My 2nd daughter is mentally abusing her 4 children. Mostly the oldest (soon to be 5yrs). This kind,loving to all,good young lady, is now saying things like," no one likes me, it's all my fault,I'm ugly,and stupid,and no one will ever want me!), mind you she is ONLY 5yrs old..The other abuse is physcial. Choaking her,beating her. Slapping and almost punching..I am in a different City. No car,in between homes. No $ till the end of month. WHAT DO I OR CAN I DO,besides call social serv. I would love the girls to be w/me permently. And my daughter mentally evaluated. ASAP.Not sure how much time is left. Help please.... #1
veronica - 3 months ago
I want to adopt my grand child - parents are in agreement to give up their parental rights... how do i do it quickly #2
Paulette - 9 months ago
Dear Lateemar, Did you ever find your grandparent to adopt? How did it go? #3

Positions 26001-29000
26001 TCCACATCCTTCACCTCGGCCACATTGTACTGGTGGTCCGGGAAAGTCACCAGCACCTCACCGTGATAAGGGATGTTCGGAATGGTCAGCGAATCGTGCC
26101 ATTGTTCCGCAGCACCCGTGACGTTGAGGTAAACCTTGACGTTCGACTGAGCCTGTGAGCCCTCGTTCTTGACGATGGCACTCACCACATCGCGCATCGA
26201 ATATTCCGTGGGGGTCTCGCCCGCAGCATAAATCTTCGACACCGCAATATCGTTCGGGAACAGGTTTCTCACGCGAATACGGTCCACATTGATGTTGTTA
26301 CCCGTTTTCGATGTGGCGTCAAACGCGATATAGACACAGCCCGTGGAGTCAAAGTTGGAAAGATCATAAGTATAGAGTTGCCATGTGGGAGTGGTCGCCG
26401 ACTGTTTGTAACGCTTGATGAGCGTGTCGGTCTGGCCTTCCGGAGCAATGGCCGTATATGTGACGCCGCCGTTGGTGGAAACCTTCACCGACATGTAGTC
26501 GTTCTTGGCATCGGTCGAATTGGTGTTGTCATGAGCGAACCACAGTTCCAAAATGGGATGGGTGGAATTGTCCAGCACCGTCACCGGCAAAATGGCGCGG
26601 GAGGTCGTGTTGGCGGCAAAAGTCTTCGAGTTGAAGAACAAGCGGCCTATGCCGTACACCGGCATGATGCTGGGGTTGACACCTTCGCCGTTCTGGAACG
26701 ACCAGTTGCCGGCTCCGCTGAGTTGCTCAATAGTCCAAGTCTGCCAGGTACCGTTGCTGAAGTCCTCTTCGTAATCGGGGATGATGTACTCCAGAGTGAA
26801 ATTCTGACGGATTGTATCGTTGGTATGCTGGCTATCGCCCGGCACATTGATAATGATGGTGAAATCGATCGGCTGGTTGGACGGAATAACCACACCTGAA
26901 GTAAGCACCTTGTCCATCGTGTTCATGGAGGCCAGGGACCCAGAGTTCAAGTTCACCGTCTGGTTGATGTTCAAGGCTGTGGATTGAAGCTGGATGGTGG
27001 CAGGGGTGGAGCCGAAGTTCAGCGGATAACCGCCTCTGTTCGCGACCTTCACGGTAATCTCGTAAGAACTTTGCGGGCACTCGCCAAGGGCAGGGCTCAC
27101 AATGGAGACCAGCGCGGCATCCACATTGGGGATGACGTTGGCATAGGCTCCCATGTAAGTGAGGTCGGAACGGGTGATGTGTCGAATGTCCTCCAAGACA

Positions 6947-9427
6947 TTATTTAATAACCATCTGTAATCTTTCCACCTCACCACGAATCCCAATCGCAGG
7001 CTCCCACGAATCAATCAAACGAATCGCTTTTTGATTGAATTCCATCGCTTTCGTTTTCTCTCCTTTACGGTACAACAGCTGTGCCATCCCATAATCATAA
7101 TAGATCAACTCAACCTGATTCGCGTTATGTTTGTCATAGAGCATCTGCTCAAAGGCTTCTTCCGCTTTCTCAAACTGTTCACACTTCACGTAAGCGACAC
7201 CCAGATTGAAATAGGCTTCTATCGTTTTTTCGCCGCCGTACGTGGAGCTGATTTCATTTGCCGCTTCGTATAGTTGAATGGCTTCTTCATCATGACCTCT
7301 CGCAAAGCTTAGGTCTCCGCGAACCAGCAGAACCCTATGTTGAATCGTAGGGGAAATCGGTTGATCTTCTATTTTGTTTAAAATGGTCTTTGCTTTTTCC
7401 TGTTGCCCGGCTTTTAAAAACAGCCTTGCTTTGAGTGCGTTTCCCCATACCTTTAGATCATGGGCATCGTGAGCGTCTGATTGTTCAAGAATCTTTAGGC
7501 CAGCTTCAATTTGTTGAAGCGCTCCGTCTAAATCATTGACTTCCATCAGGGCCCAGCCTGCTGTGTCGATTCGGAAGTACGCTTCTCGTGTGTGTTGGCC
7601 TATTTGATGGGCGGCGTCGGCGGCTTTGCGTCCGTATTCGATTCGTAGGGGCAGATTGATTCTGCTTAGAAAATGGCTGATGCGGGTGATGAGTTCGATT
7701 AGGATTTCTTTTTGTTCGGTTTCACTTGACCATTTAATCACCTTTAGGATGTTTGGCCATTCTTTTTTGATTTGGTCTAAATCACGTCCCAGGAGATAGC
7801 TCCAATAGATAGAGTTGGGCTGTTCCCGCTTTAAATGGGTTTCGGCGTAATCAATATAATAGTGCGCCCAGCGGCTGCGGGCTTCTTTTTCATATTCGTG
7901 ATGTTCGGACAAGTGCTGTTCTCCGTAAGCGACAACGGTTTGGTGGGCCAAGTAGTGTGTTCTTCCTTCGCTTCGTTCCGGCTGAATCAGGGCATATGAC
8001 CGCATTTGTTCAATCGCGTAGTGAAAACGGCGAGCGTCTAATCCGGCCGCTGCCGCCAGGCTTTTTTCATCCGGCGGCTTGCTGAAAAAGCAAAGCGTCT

Lateemar - 2 years ago
0 0 0
Hello I am looking to adopt a grandparent , never got a chances to meet my grandparents. Just I am looking for that bond. I am a nursing assistant. Looking to build my family #4

To see local Parenting resources, please select a location (U.S. only):

Need a Home Study?
Adoption Photolisting
Brianna (FL / 15 / F)
Brianna is a shy and quiet young teenager. She enjoys listening to music, drawing and writing poetry. She really enjoys arts. Brianna is a typical teenage girl, who likes to spend... [more]
Directory of Adoption Professionals
Find a professional
for all of your adoption needs including:

Note: Our authors are dedicated to honest, engaged, informed, intelligent, and open conversation about adoption. The opinions expressed here may not reflect the views of

Settings Help Feedback
Template Settings
Width: 1024     1280
Choose a Location:
Choose a Theme: